Stroll through Plaza Midwood, NoDa, or the Met on any Sunday afternoon, and you’ll see lines at restaurants out the door. Clearly, Charlotte is a city that brunches. But did you know that within this culinary subculture of breakfast meets lunch meets mimosas and Bloody Marys is a secret society all to itself? A wink to your server along with a password can unlock dishes that the laymen at the table next to you don’t know about. They’re not listed on the menus.
We did a little digging and below are some secret brunch items that only those in the know can order. Consider yourself initiated.
3116 N. Davidson St.
Crepes and brunch go hand-in-hand, which is why the Crepe Cellar is one of the most popular spots in town for brunch. Go all in crepe-style with a savory buckwheat crepe like the Spinach and Wild Mushroom Crepe with caramelized shallots, gruyere, and a sherry vinegar aioli for your main and a Banana Fosters Crepe for dessert. The Crepe Cellar also offers non-crepe items like Eggs Benedict and French Toast.
Secret menu item: The Dirty Suzy. Take the Crepe Suzette – which comes with a Grand Marnier butter sauce – and add Nutella for a little more of a taste of heaven.
How did it come to fruition? “The first I heard about someone asking for the Dirty Suzy was from one of our close friends a couple years into business (about 6-7 years ago!). But it likely started even before then,” says Jeff Tonidandel, owner of Crepe Cellar.
How does a customer know to ask about the dish? “More and more people started asking for it in the neighborhood – and our staff named it the Dirty Suzy. It caught on, and now we have a button for it on the computer for wait staff because it’s become so popular. We don’t add it to the menu because it’s kind of a fun thing to offer to our regulars who know about it,” says Tonidandel.
As if you didn’t need more reasons to visit Brixx Wood Fired Pizza, the pizza kitchen now offers a brunch menu filled with breakfast-style pizzas. No, this isn’t the cold pizza leftovers you ate off your frat house coffee table while catching a football game in college. Think gastronomical works of pizza art like an Italian Sausage Omelet pizza complete with sautéed peppers and onions, mozzarella, and cheddar cheese and a Huevos Rancheros Pizza with all the fixings that make everyone’s favorite hangover dish, but on a pizza.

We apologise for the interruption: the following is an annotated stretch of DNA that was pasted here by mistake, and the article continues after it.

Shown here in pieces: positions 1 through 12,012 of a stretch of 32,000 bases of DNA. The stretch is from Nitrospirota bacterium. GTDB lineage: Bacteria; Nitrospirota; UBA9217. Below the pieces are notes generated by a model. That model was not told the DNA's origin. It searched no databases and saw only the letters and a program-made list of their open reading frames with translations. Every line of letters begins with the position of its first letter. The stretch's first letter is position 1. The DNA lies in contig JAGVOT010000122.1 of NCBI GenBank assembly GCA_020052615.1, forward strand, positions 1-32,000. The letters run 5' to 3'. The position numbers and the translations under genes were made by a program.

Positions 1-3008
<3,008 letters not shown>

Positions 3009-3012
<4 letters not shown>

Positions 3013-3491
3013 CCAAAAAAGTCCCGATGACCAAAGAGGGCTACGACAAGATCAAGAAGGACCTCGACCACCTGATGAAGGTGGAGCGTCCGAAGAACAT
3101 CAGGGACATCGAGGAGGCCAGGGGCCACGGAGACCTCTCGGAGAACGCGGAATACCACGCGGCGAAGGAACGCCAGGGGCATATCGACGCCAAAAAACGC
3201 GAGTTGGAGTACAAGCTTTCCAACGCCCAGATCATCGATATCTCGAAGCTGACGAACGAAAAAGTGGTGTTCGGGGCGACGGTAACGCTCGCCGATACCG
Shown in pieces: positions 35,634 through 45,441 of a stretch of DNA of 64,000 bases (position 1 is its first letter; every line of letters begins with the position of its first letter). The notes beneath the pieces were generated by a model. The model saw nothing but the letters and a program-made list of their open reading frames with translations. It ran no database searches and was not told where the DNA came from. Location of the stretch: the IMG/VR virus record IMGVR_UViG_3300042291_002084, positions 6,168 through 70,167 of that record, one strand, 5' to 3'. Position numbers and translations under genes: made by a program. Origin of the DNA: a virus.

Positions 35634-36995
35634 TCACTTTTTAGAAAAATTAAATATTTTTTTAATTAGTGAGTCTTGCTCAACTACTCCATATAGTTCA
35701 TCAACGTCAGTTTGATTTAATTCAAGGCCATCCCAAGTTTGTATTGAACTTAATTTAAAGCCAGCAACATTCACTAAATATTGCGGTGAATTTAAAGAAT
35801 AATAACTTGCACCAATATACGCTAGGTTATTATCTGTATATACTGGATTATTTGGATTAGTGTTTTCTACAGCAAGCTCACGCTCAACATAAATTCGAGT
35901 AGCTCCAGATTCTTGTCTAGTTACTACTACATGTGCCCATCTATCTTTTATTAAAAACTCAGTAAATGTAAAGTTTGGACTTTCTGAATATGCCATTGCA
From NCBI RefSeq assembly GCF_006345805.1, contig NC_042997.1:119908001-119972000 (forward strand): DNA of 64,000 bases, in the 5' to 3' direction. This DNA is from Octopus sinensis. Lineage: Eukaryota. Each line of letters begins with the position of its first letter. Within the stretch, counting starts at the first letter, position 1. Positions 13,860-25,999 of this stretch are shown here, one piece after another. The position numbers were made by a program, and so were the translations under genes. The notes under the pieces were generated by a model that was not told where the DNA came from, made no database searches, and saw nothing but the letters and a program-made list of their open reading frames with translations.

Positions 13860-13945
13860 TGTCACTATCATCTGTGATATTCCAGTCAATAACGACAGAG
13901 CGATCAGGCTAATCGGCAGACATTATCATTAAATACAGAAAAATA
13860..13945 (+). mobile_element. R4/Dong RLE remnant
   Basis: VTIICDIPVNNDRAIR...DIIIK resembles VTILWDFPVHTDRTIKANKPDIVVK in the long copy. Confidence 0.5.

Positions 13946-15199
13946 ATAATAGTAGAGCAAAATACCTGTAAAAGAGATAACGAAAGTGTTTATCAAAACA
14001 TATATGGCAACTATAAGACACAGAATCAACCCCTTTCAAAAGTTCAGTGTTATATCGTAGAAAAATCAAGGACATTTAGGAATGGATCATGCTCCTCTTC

Secret menu item: Salmon BLT with wood roasted salmon on housemade focaccia with bacon, arugula, tomato, and basil pesto mayo, served open faced.
How did it come to fruition? “Guests have been asking, ‘Are you adding to the Brunch Menu?’ Some have asked about salmon sandwiches in the past. So, this became our take on salmon for breakfast. We’re testing it out when guests ask and considering whether to add it to the menu permanently,” says Tim Miner, marketing dude at Brixx.
How does a customer know to ask about the dish? “We have lots of regulars at Brixx. Our servers learn a lot about what they like and what they don’t. So, based on their tastes, our servers make a recommendation. From there, other tables see it and inquire about the dish. We haven’t done it for this item, but we sometimes ‘sneak’ them into one-day events or social media. That’s largely how brunch started in the first place,” says Miner.
10000 Ballantyne Commons Pkwy.